Audience you create usually love two things: progression and consistency. People want consistent messages at consistent times from those they admire and idolize. And, they want to see you growing. Pitching a certain message one month might work, but that same message the next month could totally flop. Staying in tune with the people who consume your work, through your own YouTube channel, email, snail mail, advertising or whatever is the best option.

Lastly, Mistakes With Friends

I put friends last because mistakes made among friends are definitely the hardest to recover from. Here’s a painful reality:

“Friendships that don’t grow eventually die. The simple solution is to learn more about someone” Tweet this quote!

But, there’s a silver lining here, which is that mistakes made and fights over come actually bring two people closer together. This means that if you do offend someone, break their table (done it), lose their car (done it), or show up three hours late to their wedding (done it), own up to it! Find ways to make this into a positive, something you can laugh about later!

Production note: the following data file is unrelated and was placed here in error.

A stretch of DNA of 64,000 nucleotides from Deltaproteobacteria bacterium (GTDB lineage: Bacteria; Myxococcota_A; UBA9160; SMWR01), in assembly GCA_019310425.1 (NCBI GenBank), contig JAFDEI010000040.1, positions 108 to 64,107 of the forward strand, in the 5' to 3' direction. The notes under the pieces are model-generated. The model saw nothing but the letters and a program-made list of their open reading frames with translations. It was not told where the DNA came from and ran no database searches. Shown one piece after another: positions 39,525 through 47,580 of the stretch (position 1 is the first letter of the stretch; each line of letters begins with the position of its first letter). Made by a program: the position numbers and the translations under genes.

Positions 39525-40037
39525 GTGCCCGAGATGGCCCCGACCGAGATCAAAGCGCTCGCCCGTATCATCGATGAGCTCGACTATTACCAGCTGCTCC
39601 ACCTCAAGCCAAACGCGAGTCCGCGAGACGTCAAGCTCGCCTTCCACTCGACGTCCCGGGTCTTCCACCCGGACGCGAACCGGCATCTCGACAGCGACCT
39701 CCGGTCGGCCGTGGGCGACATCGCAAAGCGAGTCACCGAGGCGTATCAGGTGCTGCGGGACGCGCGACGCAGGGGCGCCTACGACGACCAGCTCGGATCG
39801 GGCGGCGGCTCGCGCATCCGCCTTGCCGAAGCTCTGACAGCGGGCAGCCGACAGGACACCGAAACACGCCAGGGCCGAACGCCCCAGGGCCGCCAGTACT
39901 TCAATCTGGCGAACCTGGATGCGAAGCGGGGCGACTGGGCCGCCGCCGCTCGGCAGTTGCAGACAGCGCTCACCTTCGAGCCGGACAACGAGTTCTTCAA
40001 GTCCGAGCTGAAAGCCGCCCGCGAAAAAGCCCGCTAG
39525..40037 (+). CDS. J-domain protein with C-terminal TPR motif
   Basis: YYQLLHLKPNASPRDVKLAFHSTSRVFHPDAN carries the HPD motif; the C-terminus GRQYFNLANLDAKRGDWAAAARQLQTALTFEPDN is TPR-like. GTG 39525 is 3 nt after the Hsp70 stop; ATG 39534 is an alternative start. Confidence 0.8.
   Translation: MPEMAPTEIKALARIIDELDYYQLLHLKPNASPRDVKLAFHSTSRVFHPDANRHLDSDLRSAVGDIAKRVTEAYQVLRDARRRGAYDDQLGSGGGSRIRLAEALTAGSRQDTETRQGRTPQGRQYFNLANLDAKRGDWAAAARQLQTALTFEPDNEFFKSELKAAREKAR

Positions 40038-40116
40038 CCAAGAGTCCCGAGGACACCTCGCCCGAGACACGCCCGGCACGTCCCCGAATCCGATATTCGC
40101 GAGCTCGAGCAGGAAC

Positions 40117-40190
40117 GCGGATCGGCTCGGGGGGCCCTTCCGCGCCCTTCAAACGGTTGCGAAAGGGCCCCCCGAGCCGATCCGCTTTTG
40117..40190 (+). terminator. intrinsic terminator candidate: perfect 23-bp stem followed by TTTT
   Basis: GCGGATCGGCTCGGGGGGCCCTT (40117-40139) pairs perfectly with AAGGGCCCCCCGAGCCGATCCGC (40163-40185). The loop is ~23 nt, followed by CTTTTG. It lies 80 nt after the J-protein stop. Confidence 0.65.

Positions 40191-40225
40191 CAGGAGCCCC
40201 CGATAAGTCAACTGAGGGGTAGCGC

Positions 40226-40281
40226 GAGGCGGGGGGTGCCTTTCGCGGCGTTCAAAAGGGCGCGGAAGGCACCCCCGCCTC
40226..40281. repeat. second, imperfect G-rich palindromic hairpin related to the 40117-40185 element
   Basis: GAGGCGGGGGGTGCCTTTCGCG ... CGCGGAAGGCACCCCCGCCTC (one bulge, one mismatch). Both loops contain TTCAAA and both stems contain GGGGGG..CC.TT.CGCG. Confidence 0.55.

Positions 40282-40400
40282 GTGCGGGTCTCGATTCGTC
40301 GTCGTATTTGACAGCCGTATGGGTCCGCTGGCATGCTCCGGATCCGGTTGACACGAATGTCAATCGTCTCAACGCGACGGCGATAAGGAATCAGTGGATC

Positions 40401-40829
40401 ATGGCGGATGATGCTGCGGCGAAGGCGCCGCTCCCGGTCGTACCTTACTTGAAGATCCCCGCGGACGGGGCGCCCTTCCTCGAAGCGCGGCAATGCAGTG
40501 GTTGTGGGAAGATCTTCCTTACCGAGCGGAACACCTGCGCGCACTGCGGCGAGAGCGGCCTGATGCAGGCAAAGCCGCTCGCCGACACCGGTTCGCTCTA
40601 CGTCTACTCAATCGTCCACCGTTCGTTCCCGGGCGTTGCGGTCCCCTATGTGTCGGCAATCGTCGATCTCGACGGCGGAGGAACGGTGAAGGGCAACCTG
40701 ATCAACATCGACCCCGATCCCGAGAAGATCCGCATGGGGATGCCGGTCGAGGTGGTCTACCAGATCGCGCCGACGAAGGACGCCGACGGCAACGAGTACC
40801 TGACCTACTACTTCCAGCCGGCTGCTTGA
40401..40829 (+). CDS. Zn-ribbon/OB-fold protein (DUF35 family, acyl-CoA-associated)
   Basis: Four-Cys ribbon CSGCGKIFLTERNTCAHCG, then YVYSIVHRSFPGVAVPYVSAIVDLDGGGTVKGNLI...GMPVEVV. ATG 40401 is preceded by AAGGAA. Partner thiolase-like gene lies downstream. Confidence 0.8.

Not that you’d ever try to, but really testing someone’s patience, and sense of humor, is a great way to build a lasting relationship.

Don’t ever let yourself get bogged down with guilt – friends should forgive. And don’t let embarrassments cloud the present, laugh at them and grow stronger.

There are some people who frequently, deliberately act selfishly, and often times they have the most friends! Don’t be that person, but realize you don’t have to be the total opposite end of the spectrum either. It’s your life.

Read this post, then wake up happy

Hopefully, the words above have cleared your head a bit. There are always mistakes we’ve made that we’ll never forget, but try to make your biggest accomplishments a bit more prominent in your mind. Life is short, remember the good. Please remember to post a comment if you can add to this knowledge.

Greg Narayan is the author of Dear Blogger. He just published a post on why to use WordPress, and can be found on .


Erin shows overscheduled, overwhelmed women how to do less so that they can achieve more. Traditional productivity books—written by men—barely touch the tangle of cultural pressures that women feel when facing down a to-do list. How to Get Sh*t Done will teach you how to zero in on the three areas of your life where you want to excel, and then it will show you how to off-load, outsource, or just stop giving a damn about the rest.

Leave a Reply

Your email address will not be published.

This site uses Akismet to reduce spam. Learn how your comment data is processed.